Two months away from home in a highly competitive environment that is fueled by money, power and booze and in which careers are made or broken based on relationships built mainly after hours.
That’s the backdrop for the unfolding drama in Tallahassee in which insiders and onlookers have developed an obsession with who is sleeping with whom, and who will be the next to be outed.
The prurient explosion began last week, when high-ranking Democratic Sen. Jeff Clemens resigned from his seat after admitting he had an extramarital affair with a lobbyist.
On the heels of Clemens’s exit came news that state law enforcement officials are investigating a camera found by Senate Minority Leader Oscar Braynon in the hallway of a condominium building where he — and other lawmakers — live when they are in Tallahassee.
Senate budget chief Jack Latvala, a Republican running for governor, was caught on camera kissing a female lobbyist on the lips. The duo denied that they are anything but friends.
The microscope on the off-campus interactions and bedroom activities of lawmakers and lobbyists has prompted an examination of sexual harassment in the workplace and the conduct of legislators and staff.
Everyone agrees that inappropriate behavior, such as unwelcome touching, is off-limits and should be punished.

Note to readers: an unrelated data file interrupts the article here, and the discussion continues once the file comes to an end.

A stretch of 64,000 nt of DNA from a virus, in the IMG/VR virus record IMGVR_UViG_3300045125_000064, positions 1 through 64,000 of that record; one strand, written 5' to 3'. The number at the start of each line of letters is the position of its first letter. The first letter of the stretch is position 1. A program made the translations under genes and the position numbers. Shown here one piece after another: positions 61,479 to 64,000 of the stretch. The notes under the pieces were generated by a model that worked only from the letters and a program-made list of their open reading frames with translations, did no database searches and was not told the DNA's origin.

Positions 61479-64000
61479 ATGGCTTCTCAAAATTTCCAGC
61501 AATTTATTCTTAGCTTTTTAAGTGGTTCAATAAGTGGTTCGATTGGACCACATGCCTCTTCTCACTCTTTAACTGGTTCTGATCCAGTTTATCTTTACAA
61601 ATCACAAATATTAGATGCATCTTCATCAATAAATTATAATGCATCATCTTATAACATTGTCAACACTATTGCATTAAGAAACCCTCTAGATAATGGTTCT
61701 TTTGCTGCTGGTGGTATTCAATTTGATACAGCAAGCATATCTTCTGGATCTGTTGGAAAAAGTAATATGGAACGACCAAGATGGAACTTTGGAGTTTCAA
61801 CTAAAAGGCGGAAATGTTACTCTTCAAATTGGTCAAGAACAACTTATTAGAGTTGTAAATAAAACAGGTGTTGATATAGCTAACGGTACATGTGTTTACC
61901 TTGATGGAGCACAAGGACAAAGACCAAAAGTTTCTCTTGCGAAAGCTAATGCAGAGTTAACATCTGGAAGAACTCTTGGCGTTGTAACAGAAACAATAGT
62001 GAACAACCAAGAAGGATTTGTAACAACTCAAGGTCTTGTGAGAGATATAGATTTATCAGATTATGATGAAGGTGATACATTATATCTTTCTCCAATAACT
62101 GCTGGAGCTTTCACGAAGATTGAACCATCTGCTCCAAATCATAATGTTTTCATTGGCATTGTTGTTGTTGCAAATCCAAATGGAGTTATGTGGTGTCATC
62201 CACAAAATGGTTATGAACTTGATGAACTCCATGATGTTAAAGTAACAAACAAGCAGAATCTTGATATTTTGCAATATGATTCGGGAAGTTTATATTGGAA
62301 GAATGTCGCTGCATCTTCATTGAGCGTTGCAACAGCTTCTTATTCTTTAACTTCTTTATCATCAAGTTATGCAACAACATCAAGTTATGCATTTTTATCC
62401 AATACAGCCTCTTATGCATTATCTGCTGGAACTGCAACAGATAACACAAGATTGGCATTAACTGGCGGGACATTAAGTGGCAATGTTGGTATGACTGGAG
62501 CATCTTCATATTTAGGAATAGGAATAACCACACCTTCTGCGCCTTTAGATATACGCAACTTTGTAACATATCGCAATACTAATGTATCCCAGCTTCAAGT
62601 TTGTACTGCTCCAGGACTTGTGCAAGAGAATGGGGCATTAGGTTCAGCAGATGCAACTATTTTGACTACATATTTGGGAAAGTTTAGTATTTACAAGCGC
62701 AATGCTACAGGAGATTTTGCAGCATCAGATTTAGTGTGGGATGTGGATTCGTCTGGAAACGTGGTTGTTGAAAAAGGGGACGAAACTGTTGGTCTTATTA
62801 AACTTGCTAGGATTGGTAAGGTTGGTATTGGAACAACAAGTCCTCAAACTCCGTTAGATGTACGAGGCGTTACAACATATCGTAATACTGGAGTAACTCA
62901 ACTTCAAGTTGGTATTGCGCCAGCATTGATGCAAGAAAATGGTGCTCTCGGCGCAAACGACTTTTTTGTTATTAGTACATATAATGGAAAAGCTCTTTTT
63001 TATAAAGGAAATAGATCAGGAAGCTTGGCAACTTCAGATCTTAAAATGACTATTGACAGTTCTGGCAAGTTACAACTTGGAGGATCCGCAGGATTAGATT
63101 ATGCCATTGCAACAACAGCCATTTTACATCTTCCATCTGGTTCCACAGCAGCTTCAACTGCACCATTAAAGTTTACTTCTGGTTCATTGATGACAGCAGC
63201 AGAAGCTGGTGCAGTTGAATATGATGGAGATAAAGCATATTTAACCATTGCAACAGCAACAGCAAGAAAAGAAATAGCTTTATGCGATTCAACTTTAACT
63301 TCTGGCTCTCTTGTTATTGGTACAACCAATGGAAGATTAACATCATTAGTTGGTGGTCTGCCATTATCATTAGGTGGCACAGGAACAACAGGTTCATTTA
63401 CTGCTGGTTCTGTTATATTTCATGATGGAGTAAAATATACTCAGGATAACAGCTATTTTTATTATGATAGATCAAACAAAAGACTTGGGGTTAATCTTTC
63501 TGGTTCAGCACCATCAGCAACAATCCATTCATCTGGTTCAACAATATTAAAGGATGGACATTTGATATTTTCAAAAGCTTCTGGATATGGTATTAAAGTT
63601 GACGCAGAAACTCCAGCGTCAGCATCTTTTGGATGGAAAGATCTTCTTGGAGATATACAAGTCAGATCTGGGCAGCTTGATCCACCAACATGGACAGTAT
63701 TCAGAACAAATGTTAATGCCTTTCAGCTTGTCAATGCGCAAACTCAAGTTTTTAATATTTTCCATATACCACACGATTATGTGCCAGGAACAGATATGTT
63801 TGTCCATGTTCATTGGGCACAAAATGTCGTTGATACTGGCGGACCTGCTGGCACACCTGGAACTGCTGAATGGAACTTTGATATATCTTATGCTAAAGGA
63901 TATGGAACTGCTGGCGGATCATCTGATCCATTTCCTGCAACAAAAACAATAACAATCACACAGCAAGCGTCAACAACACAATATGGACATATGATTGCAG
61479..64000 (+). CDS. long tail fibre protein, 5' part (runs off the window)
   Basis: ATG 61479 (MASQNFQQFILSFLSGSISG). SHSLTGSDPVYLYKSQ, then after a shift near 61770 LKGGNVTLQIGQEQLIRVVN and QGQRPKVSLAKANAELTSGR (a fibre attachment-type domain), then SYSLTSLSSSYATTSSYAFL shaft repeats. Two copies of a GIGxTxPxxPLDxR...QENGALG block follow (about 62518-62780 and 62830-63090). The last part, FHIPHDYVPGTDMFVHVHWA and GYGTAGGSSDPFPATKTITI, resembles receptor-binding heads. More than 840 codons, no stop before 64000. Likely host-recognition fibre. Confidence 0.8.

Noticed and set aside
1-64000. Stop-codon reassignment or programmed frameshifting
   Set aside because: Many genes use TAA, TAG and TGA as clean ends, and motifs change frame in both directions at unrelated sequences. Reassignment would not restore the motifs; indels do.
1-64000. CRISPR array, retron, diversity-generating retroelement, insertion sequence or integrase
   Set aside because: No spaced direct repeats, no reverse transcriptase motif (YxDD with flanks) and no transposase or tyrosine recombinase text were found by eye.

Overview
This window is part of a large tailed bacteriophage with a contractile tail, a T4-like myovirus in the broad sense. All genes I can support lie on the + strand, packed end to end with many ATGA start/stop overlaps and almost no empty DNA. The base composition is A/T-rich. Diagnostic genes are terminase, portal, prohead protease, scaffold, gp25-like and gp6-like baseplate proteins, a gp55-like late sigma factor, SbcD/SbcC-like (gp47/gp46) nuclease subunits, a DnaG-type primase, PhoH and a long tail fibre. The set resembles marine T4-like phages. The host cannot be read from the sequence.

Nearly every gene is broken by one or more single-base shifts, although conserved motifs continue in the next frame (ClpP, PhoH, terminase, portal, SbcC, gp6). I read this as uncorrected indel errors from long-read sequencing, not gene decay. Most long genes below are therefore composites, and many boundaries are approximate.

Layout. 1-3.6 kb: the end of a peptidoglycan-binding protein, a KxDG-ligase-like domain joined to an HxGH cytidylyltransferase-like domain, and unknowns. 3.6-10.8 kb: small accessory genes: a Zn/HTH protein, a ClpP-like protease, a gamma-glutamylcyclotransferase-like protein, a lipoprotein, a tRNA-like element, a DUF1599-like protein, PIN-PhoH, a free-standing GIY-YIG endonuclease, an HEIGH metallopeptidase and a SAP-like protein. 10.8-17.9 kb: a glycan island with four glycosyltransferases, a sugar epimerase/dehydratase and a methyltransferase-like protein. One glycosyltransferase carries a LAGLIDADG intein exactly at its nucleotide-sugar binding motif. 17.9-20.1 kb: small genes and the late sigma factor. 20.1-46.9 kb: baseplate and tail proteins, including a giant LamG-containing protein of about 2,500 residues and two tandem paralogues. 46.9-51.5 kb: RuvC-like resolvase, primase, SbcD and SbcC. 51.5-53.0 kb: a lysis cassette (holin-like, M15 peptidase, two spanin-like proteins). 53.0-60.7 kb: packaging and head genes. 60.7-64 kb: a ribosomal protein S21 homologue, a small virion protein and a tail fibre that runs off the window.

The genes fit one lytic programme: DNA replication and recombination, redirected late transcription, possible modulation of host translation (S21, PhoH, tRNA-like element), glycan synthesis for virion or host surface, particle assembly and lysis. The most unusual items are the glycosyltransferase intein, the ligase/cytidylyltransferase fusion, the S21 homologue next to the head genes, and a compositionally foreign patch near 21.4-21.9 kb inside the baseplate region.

But what about the choices consenting adults make about what happens when the lights go out? To what degree does the Legislature’s influence-based culture play a role in those choices? And what’s the impact, if any, of pillow talk on public policy?
The News Service of Florida explored those issues and others over the past week in more than a dozen interviews with veterans of the political process, most of them women who would only speak if they were not identified by name.
Lobbyists feared retaliation from male legislators or other lobbyists. Legislators were afraid of ridicule or payback from male legislative leaders, or of jeopardizing relationships with lobbyists.
What’s going on now in Tallahassee isn’t new, they said. Nor is it much different than the behavior that occurs in places like Hollywood, where accusations of sexual misconduct against movie mogul Harvey Weinstein have drawn national attention to the issue — and intensified the scrutiny of what’s going on in and around the Florida Capitol.